BOOK: Smothered (2018)

Smothered Year: 2018 Author: Autumn Chiklis Length: 288 pages ***THIS BOOK WAS RECEIVED FROM A GOODREADS GIVEAWAY*** Even though I'm a Millennial, I never experienced the embarrassing situation of having to move back in with my parents after college. Of course, my degree was in Mechanical Engineering and not the degree the main character received from Columbia University that left her with no job prospects. If I were to describe the style of awkward comedy presented here, it would be "schadenfreude-esque." I suppose it's funny to watch someone fail in the ways presented here, but it's more of an amusing chuckle than a laugh-out-loud series of situations. In the end, this is still your basic "romantic comedy" where the main character can't communicate worth a darn and leads her to learn hard lessons about life. While I did like the interweaving of social media and technology into the narrative, I don't think it went far enough. Who were the journal entries for? If they were for the main character to...
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BOOK: Monster (2005)

Monster Year: 2005 Author: Frank Peretti Length: 679 minutes / 11.32 hours One of the challenges of the Christian author is being able to craft stories and characters that share their beliefs, but without being too heavy-handed about it. In Frank Peretti’s Monster, the author mostly succeeds, providing characters that can easily be identified as Christian, but also exhibiting the traits of normal humans instead of straight-up caricatures. The main plot of this book was only tangentially related to an argument against evolution, so that was also a plus. Still, the way the book was put together, it was clear where the author’s bias was. While some people might not appreciate the Christian undertones in this thriller, my qualms with it are more structural. Following a few different characters after a woman is abducted by an unnatural beast, the mystery of the disappearances and killings unravels to reveal a semi-plausible explanation. Unfortunately, the man and wife pair that are introduced at the start of the...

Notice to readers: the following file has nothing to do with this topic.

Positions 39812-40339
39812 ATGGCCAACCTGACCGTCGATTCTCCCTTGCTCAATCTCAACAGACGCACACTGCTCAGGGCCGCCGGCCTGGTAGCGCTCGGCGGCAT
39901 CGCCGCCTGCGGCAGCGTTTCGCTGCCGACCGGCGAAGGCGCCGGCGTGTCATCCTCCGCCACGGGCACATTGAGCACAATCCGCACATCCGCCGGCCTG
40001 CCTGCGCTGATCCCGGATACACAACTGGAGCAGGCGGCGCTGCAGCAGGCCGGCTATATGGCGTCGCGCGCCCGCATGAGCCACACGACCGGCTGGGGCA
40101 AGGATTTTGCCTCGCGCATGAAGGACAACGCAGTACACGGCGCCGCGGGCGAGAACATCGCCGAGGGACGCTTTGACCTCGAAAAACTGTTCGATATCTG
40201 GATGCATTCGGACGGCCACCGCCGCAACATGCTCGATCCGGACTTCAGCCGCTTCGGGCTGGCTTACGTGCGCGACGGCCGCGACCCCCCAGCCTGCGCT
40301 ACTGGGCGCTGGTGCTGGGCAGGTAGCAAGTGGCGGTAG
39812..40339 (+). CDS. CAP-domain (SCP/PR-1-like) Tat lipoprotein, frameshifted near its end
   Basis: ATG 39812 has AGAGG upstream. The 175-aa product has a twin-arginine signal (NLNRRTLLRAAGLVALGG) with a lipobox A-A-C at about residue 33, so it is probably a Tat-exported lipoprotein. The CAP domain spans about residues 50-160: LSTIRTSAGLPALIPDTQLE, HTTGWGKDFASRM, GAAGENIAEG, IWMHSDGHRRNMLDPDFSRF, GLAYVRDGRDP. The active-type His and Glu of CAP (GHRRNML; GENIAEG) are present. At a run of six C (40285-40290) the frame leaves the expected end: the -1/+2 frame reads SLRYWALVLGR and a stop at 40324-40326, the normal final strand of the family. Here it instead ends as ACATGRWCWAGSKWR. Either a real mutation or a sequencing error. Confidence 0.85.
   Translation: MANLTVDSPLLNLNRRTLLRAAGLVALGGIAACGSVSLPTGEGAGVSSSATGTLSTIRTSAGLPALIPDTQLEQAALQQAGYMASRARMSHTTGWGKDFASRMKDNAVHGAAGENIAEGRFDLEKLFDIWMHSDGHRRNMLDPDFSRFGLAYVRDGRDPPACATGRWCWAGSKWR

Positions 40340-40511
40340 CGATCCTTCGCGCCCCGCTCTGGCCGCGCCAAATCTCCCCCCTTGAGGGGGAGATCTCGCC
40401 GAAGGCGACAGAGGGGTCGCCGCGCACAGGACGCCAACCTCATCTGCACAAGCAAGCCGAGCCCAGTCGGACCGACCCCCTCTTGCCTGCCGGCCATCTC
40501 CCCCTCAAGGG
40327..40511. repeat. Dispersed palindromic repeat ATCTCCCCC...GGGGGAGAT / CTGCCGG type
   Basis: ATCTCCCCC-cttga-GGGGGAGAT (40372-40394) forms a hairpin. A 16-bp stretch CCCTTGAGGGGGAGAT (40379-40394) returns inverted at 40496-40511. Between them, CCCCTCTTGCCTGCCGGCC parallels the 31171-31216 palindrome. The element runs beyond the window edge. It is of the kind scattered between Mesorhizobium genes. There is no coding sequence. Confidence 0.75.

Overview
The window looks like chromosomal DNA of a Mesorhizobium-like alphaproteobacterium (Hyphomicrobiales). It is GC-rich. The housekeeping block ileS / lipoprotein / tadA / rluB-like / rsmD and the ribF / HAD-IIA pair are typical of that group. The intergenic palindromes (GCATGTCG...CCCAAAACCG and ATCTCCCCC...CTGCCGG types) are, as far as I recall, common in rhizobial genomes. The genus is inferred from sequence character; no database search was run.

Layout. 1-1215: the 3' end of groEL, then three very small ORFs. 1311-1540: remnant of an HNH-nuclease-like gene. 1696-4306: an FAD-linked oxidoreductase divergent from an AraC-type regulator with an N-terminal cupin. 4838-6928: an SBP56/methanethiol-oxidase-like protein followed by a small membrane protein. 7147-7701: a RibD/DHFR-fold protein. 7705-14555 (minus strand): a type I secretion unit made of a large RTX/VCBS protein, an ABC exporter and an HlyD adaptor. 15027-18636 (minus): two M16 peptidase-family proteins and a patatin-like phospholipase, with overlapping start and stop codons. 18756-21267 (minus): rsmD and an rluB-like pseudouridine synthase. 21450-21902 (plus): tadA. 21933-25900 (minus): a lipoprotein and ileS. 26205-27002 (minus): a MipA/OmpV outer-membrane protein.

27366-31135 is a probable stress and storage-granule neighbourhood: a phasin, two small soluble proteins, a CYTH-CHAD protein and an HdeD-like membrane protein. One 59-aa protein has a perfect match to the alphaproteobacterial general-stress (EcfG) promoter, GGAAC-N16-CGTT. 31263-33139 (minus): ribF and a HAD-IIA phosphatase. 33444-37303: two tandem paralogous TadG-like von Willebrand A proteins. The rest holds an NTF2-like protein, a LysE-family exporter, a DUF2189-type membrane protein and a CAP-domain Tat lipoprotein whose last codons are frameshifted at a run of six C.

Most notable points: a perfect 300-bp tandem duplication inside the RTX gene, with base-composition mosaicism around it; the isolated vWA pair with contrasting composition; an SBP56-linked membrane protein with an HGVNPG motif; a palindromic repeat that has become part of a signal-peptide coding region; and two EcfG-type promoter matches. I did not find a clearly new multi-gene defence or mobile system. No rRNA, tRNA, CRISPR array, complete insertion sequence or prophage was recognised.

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MOVIE: A Wrinkle in Time (2018)

A Wrinkle in Time Year: 2018 Rating: PG Length: 109 minutes / 1.82 hours While plenty of children's books are imaginative, no amount of CGI can cover up the fact that a faithful adaptation to the source material should be the highest priority. Unfortunately, due to the heavy Christian undertones in the original story, an anti-Christian Hollywood managed to churn out this loose adaptation of A Wrinkle in Time that doesn't do much more than waste a few hours of your time. Sure, there are hints to such important ideas as faith, but they're lost in lackluster character development that tries to "modernize" something that has been timeless for decades. Each of the sequences in this film merely seems like an excuse for gorgeous set design. If anything, the alien worlds and settings are neat to look at, but they don't do much to distract from the events that just happen without much explanation as to why, or what purpose they serve. For instance, the scene...
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BOOK: Killer Thrillers (2015)